Is Virtual Reality Our New Reality?

Virtual reality has been at the forefront of the collective tech mind in recent years. Will it become a new way we consume media, or will it be another failed concept that remains stuck in the Star Trek universe?

The virtual reality concept was tested by Nintendo in the 90’s. Virtual Boy. And it flopped. Let’s face it, we didn’t need a headset to play video games back then. The big blocky 20 inch in the living room did just fine. And for a long time, that was the end of that. The only thing that was bridging the gap between reality and a holographic experience were those red and blue glasses I would would find in the middle of a Nickelodeon magazine.

Let’s fast forward 10 years. A little product named Oculus Rift started making its rounds on Kickstarter. At first I was a bit skeptical. Okay, I was really skeptical. Kickstarter campaigns are known for promising the world, taking money, and failing to deliver. But three years later it had a massive overhaul. It’s looking good. And the more I hear about it the more apprehensive the idea of virtual reality becoming a reality makes me feel.

Think about it. We already live in a society where you can do everything at the touch of a button. You can order pizza, listen to music, find a date, check your email, and play a game, all on the same device. It’s become a strange world of instant gratification. And has society improved? Many people are addicted to the escapism that their smart phones provide. They check their phones compulsively. It’s like an itch.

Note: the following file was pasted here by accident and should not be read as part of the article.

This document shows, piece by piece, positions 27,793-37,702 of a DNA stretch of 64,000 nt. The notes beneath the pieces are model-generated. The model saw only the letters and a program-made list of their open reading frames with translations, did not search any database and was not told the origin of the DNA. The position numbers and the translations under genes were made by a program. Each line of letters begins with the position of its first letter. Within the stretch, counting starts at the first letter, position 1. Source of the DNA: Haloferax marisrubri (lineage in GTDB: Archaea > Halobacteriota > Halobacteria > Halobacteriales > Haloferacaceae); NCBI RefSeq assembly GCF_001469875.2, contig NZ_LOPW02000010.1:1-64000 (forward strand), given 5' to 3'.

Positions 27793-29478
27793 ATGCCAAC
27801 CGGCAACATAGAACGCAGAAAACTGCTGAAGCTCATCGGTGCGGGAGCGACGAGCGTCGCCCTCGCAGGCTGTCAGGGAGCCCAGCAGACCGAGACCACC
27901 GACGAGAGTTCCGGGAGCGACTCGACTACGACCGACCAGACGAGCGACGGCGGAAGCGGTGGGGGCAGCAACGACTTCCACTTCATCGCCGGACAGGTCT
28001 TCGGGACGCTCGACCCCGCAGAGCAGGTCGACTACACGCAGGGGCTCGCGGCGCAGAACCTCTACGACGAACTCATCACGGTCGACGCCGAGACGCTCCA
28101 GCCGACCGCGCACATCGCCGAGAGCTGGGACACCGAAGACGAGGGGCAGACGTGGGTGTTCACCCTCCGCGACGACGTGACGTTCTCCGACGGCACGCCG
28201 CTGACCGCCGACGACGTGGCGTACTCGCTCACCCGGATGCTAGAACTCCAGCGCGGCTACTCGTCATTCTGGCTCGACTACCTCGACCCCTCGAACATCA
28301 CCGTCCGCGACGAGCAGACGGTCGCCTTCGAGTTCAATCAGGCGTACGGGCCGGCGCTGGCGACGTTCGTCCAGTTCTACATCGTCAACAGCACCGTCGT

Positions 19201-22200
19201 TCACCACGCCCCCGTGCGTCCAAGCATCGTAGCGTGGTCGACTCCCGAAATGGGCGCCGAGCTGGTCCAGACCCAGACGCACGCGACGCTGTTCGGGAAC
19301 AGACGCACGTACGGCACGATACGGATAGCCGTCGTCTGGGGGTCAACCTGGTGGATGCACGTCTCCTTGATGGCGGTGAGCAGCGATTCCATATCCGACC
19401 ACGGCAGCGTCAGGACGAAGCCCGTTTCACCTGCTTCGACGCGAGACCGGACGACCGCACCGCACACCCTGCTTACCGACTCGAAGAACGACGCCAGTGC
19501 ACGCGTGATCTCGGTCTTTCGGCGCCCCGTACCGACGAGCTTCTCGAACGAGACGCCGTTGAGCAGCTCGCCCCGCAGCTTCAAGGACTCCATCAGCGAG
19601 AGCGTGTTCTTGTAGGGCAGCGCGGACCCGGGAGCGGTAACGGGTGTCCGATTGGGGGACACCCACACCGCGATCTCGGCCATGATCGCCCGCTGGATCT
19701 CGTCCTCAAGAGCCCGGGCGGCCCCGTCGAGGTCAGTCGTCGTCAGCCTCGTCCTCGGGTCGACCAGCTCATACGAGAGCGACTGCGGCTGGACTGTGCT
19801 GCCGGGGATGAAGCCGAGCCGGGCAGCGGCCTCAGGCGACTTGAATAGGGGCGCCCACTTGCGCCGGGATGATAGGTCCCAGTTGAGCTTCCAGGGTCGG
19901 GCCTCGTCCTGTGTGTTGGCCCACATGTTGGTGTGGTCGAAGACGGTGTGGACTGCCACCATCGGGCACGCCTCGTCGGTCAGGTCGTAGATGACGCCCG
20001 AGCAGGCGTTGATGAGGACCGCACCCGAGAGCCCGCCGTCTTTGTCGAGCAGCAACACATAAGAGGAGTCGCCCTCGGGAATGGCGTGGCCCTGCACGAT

The potential for Oculus is so much more than simply gaming. It could take the people who look to technology for escapism to a new and possibly fearsome level. Don’t like your messy living room? Live in a Japanese Zen garden. Hear the birds chirp, see the beautiful spring sky, and have pink cherry blossoms fall at your feet. Why the hell would you trade that for your bedroom full of messy clothes and Mcdonald’s wrappers? Why clean? Why go outside?

I’ll admit, virtual reality does have some promising possibilities. Imagine being a service member overseas and tuning into your five year old’s birthday party. Imagine being a patient with a terminal illness and being able to see the universe from your hospital bed. It could help. It could mean something. Or it could be another, deeper distraction that takes you away from the real world. That’s why I am nervously excited to give Oculus a go. And the key word is nervously.

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